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Bachelor of Science in Mechanical Engineering

Mechanical engineering is an essential part of most industries and modern technologies, and includes the analysis, design and development of machines and structures that involve motion. 

Mechanical engineers are employed in areas such as the design and control of machinery; the development of means of transportation including automobiles, aircraft, space and marine vehicles, and railroads; computer-aided design and manufacture of products, consumer goods, devices and industrial equipment; medical technology utilizing mechanical and electromechanical devices; the generation of energy from fossil and nuclear fuels; and the utilization, storage and distribution of alternative energy sources.

This program is accredited by the Engineering Accreditation Commission of ABET Inc.,


Mechanical Engineering Curriculum

Mechanical Engineering Curriculum Flowchart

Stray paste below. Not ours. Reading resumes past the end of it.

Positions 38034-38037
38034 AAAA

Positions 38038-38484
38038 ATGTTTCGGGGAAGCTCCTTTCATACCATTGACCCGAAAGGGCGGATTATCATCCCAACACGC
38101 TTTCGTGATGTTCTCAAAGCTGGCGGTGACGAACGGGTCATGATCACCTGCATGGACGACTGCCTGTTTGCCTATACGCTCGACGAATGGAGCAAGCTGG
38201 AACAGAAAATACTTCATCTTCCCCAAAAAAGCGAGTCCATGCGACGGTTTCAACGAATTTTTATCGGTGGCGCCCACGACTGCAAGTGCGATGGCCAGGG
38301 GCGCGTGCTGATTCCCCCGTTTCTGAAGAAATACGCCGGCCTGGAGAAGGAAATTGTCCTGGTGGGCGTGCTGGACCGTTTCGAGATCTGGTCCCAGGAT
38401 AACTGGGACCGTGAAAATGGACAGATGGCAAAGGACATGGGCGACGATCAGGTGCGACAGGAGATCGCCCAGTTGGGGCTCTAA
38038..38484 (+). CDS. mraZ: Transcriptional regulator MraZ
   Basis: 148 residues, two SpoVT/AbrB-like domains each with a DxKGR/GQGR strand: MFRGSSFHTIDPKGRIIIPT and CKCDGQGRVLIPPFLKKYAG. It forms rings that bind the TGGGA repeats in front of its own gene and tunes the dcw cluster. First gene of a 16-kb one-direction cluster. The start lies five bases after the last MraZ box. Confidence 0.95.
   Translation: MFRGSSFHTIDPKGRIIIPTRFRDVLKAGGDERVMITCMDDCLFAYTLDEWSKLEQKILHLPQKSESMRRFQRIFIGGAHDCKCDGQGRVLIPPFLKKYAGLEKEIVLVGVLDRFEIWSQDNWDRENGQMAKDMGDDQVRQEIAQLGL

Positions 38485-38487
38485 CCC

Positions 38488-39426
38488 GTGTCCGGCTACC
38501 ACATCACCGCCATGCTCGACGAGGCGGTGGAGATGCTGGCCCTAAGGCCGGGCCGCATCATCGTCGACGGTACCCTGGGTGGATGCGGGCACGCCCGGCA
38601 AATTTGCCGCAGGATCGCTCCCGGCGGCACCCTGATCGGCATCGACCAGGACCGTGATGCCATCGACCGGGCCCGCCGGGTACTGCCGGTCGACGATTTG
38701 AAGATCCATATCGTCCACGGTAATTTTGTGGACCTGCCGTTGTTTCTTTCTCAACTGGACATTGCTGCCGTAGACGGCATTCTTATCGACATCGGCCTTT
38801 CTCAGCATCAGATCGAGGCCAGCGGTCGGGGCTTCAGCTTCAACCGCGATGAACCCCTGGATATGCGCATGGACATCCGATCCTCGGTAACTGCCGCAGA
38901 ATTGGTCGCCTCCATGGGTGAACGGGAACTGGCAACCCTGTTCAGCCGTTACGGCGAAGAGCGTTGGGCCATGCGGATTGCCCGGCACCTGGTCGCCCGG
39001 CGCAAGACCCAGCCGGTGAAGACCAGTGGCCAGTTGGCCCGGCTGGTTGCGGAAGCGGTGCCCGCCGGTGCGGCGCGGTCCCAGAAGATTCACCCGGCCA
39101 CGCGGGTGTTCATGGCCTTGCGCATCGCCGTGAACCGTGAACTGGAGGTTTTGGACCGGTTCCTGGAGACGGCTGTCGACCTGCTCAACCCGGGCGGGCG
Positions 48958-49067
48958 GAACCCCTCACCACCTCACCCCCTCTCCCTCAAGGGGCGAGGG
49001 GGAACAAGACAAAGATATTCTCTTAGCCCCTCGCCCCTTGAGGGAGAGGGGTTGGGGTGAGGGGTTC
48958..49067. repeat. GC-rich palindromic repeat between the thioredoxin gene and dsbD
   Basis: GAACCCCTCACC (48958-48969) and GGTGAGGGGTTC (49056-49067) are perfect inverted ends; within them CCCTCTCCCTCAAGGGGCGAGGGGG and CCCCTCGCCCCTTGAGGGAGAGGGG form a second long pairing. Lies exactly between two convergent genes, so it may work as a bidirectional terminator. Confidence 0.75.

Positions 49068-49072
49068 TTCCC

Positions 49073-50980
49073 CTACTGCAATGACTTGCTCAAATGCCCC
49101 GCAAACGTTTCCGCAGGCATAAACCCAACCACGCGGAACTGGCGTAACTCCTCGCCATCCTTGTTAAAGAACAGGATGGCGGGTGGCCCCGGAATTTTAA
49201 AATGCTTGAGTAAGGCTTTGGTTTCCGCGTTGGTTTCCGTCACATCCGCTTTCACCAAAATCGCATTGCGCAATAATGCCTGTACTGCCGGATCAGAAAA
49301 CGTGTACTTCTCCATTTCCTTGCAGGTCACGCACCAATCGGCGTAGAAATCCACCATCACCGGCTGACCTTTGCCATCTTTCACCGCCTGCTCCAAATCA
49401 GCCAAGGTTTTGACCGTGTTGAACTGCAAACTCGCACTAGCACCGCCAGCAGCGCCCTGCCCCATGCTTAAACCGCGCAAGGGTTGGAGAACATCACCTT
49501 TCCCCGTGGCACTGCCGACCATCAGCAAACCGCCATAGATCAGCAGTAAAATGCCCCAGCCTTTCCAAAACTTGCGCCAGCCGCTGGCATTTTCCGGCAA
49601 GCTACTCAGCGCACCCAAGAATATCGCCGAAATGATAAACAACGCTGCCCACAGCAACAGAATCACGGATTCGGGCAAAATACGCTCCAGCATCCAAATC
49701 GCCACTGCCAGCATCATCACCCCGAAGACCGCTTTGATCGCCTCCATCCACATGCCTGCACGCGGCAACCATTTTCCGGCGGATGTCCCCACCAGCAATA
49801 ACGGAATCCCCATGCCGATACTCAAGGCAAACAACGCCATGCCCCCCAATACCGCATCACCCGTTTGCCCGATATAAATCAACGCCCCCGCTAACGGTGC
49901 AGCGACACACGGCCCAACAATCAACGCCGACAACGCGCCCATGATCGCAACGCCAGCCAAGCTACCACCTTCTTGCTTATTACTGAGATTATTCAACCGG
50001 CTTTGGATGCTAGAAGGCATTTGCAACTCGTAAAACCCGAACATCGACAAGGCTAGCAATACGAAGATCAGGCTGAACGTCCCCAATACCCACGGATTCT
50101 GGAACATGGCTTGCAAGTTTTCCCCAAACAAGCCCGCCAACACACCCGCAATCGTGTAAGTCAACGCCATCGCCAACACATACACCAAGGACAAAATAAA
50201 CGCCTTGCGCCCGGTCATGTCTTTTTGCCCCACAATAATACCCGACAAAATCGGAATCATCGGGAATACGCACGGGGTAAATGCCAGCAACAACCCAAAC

For degree programs of students admitted prior to Fall 2010 see the MMAE Academic Office.

Program Objectives

  • Graduates will meet the expectations of employers of mechanical engineers
  • Qualified graduates will pursue advanced study if they so desire
  • Graduates will assume/undertake leadership roles in their communities and/or professions.

Student Outcomes

Graduates of the Mechanical Engineering undergraduate program will have:

  • An ability to apply knowledge of mathematics, science, and engineering
  • An ability to design and conduct experiments, as well as to analyze and interpret data
  • An ability to design a system, component, or process to meet desired needs within realistic constraints such as economic, environmental, social, political, ethical, health and safety, manufacturability, and sustainability
  • An ability to function on multidisciplinary teams
  • An ability to identify, formulate, and solve engineering problems
  • An understanding of professional and ethical responsibility
  • An ability to communicate effectively
  • The broad education necessary to understand the impact of engineering solutions in a global, economic, environmental, and societal context
  • A recognition of the need for, and an ability to engage in life-long learning
  • A knowledge of contemporary issues
  • An ability to use the techniques, skills, and modern engineering tools necessary for engineering practice

Illinois Tech Bulletin